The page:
Marvels Guardians of the Galaxy Cloud Version review Nintendo Switch Square Enix Eidos Montreal Marvel's

Marvel’s Guardians of the Galaxy takes the ragtag team of misfits and reimagines them for an original story. Eidos-Montreal’s latest game does enough to stand out from the ever-increasing crowd of superhero games thanks to a touching narrative and well-realized characters that are brought to life with stellar vocal performances. In review, a few key design decisions hold Marvel’s Guardians of the Galaxy back from ranking amongst the best superhero games, and the issues become more complex with its cloud version on Nintendo Switch, where inconsistent performance and technical hiccups mar the overall experience. Streaming a game is entirely dependent on internet strength, so your mileage may vary — but Marvel’s Guardians of the Galaxy is a game that deserves to be played at its technical best.

Original and heartfelt

Marvel’s Guardians of the Galaxy begins an undisclosed amount of time after the team has already formed, and through contextual dialogue, you get the sense that they already have a rich history of misadventures. In Eidos-Montreal’s take on the Marvel universe, the Guardians are attempting to make some money on a mission to capture a monster in a dangerous quarantine zone. The story plays out across a series of new and familiar Marvel locations as the Guardians attempt to free themselves from a precarious predicament and end up in the midst of a nefarious plot in the process.

Marvels Guardians of the Galaxy Cloud Version review Nintendo Switch Square Enix Eidos Montreal Marvel's

A steady stream of twists and reveals keeps things interesting throughout Marvel’s Guardians of the Galaxy, but the characters themselves are the real narrative standouts of the game. Fantastic writing and voice acting bring each member of the Guardians to life, whether it’s the genuinely funny banter between Rocket Raccoon and Drax or more emotional beats that dig deeper into their backstories. Everyone gets a moment to stand out in their interactions with each other and with Star-Lord.

Some surprising sequences even slow the game down to flesh out the key motivations for the Guardians, and it’s all brought together by a healthy number of small but meaningful dialogue decisions that subtly change the character relationships as the story progresses. Exploring their ship, the Milano, likewise provides organic conversations based on recent story events, collectibles, or dialogue decisions.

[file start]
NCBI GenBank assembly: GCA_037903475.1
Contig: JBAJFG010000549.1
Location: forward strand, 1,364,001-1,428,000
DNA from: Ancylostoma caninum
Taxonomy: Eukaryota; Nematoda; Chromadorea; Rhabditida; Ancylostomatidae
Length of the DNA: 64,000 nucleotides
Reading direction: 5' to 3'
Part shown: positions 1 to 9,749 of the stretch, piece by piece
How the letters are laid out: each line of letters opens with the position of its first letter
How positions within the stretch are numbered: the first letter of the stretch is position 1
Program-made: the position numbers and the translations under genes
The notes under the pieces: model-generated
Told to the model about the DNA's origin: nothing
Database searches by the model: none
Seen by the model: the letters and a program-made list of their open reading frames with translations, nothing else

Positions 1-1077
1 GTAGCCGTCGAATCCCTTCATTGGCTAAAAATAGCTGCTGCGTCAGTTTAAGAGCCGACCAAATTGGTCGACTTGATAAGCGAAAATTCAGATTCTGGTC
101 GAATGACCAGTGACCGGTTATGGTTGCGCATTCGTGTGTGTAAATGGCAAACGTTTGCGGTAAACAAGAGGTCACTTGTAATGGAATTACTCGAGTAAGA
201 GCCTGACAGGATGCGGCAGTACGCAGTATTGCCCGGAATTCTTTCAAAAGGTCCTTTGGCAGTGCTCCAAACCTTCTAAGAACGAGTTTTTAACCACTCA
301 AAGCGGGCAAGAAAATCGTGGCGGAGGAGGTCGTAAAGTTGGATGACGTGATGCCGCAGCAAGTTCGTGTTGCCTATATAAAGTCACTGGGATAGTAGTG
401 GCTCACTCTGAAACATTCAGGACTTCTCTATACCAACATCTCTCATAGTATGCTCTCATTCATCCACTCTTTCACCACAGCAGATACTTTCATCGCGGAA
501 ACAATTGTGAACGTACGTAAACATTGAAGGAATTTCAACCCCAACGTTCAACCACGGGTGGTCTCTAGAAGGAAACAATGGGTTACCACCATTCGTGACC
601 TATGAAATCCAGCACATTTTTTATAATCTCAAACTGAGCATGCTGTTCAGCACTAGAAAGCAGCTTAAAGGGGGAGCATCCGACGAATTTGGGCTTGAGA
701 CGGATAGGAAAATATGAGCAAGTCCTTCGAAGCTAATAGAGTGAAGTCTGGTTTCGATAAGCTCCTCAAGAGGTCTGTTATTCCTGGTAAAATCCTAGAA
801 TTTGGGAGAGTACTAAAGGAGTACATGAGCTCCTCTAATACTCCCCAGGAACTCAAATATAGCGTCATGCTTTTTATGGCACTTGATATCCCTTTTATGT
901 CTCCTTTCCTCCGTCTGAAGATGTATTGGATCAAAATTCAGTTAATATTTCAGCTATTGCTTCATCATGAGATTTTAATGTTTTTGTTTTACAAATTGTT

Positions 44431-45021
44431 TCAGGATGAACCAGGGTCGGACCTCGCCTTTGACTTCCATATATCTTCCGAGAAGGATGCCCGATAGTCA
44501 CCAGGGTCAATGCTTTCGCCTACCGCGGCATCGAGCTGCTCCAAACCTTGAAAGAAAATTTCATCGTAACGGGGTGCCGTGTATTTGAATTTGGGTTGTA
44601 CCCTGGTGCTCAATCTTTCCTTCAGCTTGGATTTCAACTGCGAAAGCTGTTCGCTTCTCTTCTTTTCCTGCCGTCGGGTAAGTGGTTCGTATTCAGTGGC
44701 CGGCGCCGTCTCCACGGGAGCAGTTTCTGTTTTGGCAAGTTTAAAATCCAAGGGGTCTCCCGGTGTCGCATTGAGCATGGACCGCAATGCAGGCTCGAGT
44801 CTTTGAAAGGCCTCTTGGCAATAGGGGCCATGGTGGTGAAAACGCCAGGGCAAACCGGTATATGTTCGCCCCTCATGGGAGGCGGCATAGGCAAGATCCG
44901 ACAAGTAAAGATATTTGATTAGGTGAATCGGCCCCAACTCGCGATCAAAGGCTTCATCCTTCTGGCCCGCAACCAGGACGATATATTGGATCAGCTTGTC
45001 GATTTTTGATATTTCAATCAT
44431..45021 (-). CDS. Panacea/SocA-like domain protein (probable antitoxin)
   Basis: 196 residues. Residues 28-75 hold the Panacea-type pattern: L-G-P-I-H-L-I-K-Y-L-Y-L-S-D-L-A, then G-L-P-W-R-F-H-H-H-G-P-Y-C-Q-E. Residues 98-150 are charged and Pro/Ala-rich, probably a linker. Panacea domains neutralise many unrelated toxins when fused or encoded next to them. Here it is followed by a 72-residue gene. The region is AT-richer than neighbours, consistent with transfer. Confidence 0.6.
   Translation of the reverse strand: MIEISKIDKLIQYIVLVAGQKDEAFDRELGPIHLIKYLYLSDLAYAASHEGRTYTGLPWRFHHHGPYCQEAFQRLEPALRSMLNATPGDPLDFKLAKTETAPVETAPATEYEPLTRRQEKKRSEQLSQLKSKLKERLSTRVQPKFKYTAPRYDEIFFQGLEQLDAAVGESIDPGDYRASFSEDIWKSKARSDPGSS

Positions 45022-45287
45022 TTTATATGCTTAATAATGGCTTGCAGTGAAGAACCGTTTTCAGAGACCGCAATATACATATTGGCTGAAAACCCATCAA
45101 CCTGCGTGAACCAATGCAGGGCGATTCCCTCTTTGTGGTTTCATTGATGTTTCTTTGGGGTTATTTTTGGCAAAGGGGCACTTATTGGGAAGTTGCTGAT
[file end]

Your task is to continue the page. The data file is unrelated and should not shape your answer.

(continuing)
It’s all about the team in Marvel’s Guardians of the Galaxy

A well-paced campaign has you control Star-Lord exclusively through a mixture of third-person combat and exploration scenarios. Star-Lord’s Elemental Blasters, which later gain elemental ammo types like ice or electric, are your core means of attack. By pressing L to slow the game down, you can command the Guardians to use their abilities. Rocket Raccoon specializes in area damage, Groot can trap foes to a spot, Drax staggers enemies, and Gamora deals heavy damage to individual targets. Once combat clicks, you can create combos that make the team feel like a cohesive unit, such as getting Groot to lift enemies and following that up with an area grenade from Rocket.

This sense of teamwork culminates in the huddle mechanic, which brings the team together for a motivational speech. After reading the Guardians’ current thoughts, you decide what speech will best motivate them, and if you get it right, it results in attack buffs and a kickass ’80s tune. Varied enemy types such as multi-health-bar foes that must be staggered or shielded opponents that are weak to your specific elemental ammo types add some appreciated challenge. However, since the same basic combos are effective throughout, Marvel’s Guardians of the Galaxy doesn’t push you to make more creative use of the team’s abilities, even after you’ve unlocked more abilities for each character.

Marvels Guardians of the Galaxy Cloud Version review Nintendo Switch Square Enix Eidos Montreal Marvel's

During exploration, clear level design makes it easy to parse where resources for unlocking perks might be hidden, as well as collectibles and unlockable costumes. Going off the beaten path was consistently rewarding, especially when the Guardians would banter about my doing so. However, the perks themselves grant simple things such as increased health, reflecting a basic progression system that doesn’t invite much customization to fit your play style.